I mention my home town of Barrow-in-Furness more than once on this website and for good reason. For one it boasts wonderful tourist attractions such as Furness Abbey! Although I left Barrow 'many moons' ago the town still holds a special place in my heart and I visit every year (and have done since moving to the USA back in 1987). Of course the main reason is that many family members still live there but the town it-self is like a magnet. It's probably difficult to explain if you are not a native of the town – called a Barrovian by the way. In many parts of England when you mention Barrow you are rewarded by a blank stare (or worse). They don't call us the biggest cul-de-sac in England for nothing - I love it!
Anyway just a reminder that the 'blog theme' is that I select one aspect of the modern professional game and one aspect of youth soccer and hopefully give you some food for thought, the intention is nothing more grandiose than that. So for today…
I am a fanatical follower of the English Premiership watching as many live games as possible – thanks to Direct TV, and other avenues, games are very accessible these days. There is nothing like watching the games with like minded souls, perhaps even over a beverage or two – make mine a Diet Coke! The most fun is watching with other people from the UK (and some of our select US friend who we have converted!) who are fans of opposing teams. In such an environment the banter will flourish and it will always be a lively occasion. In the suburbs there are not a great many soccer oriented establishments hopefully that will improve in the future. Don't get me wrong there are some just not nearly enough. One deterrent for would be spectators is the unsociable times that the games kick-off. I mean getting permission to go to the pub for the 7.30 am Saturday match is akin to me winning a crunching tackle against a six foot centre half – it's just not happening! Still we always have the 12.30 pm games so all is not lost!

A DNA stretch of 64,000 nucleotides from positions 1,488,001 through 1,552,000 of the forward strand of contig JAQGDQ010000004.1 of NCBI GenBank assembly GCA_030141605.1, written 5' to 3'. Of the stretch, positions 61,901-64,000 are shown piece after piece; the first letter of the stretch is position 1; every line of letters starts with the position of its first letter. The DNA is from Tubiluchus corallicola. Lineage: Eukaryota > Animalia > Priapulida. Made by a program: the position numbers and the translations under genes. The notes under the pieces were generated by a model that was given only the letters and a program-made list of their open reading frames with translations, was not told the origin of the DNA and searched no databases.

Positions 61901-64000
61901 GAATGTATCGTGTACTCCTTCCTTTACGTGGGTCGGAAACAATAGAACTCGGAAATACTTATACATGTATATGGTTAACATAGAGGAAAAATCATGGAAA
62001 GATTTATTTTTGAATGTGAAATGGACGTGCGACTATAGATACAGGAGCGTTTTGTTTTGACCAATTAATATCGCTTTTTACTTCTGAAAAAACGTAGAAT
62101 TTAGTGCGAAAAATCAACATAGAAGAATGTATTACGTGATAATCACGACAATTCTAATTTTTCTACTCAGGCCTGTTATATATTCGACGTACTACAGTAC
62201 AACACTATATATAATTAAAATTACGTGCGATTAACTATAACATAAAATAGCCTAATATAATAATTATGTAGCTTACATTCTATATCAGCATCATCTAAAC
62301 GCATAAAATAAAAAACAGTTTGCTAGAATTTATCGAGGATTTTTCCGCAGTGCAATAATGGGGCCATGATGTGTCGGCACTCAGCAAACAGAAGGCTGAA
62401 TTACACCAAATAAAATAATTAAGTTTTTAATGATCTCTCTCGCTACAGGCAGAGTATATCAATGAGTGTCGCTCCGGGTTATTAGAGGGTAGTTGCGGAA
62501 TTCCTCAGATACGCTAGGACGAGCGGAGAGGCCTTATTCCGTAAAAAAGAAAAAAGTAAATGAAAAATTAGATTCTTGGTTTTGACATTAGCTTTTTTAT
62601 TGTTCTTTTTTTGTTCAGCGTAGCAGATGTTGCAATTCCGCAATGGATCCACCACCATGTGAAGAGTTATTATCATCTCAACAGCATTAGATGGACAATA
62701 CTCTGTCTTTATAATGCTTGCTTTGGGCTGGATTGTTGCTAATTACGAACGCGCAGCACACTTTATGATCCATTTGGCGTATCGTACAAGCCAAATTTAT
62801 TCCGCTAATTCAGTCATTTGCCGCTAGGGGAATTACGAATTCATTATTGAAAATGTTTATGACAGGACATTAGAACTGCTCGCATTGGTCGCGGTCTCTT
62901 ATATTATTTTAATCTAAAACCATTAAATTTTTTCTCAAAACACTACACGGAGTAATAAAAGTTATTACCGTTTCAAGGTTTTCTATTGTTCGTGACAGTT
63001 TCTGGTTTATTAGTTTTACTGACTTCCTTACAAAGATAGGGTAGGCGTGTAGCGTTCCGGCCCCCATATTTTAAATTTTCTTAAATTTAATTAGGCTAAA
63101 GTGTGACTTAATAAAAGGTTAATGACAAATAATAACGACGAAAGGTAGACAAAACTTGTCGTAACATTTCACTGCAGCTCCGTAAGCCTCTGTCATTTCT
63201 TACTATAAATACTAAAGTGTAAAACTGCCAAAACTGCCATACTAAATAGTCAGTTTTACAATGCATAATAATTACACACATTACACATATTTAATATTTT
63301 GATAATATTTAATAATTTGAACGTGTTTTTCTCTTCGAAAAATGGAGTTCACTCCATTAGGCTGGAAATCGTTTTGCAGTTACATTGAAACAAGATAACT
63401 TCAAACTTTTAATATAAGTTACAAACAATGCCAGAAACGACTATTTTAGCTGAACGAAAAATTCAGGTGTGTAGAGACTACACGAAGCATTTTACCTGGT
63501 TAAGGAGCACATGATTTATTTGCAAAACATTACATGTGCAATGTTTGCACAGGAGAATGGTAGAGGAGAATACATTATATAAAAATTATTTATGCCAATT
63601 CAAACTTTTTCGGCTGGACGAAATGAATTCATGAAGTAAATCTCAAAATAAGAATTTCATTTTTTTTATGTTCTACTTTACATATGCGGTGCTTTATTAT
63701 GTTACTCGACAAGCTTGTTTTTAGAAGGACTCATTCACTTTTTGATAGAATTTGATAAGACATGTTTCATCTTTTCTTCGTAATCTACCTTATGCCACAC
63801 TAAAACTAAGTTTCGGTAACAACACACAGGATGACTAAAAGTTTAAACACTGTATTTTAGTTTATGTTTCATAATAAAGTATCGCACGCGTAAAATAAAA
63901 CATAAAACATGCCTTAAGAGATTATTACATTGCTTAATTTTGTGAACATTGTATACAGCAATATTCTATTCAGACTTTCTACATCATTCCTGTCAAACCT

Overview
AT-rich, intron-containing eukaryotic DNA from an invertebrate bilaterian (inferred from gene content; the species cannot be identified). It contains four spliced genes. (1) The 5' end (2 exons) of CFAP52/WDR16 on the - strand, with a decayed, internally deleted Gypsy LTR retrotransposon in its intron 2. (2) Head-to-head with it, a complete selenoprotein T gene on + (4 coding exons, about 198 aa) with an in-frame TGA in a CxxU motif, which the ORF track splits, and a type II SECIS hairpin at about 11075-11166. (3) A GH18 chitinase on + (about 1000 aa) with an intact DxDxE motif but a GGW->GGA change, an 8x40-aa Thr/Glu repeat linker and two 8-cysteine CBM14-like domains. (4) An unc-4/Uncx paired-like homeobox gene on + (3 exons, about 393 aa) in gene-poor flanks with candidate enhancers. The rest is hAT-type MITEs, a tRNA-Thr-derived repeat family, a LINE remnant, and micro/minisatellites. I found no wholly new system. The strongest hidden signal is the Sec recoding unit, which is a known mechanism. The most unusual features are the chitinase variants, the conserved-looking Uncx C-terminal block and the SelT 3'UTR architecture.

In the world of youth soccer today's question (which I am asked every spring and fall) is:
What does my beginner soccer player (ages 3 to 6) need in terms of equipment so he/she is ready for the season?
Equipment requirements for soccer are quite minimal and inexpensive in comparison to many other sports (one of many reasons why soccer is THE starter sport for children!) In fact they are so minimal only one of the below 3 points are equipment related!
• A #3 soccer ball, cleats, shin-guards and a simple uniform (shirt, shorts and socks that cover the shin-guards)
• A fun club/community based skills and 3 v 3 soccer program to play in!
• Parents who will be calm and help them to have fun!
As far as that last point it's massive! Parents (and coaches) who are low key and who just want their child to have fun are 'gold currency' in my book! Show up with your child, learn skills with them and encourage them. Do that and only that and you will be doing the best for your child.
That's it for now. If you have any comments or replies on the above I'd love to hear them!
Register for the Smart Soccer summer camps here.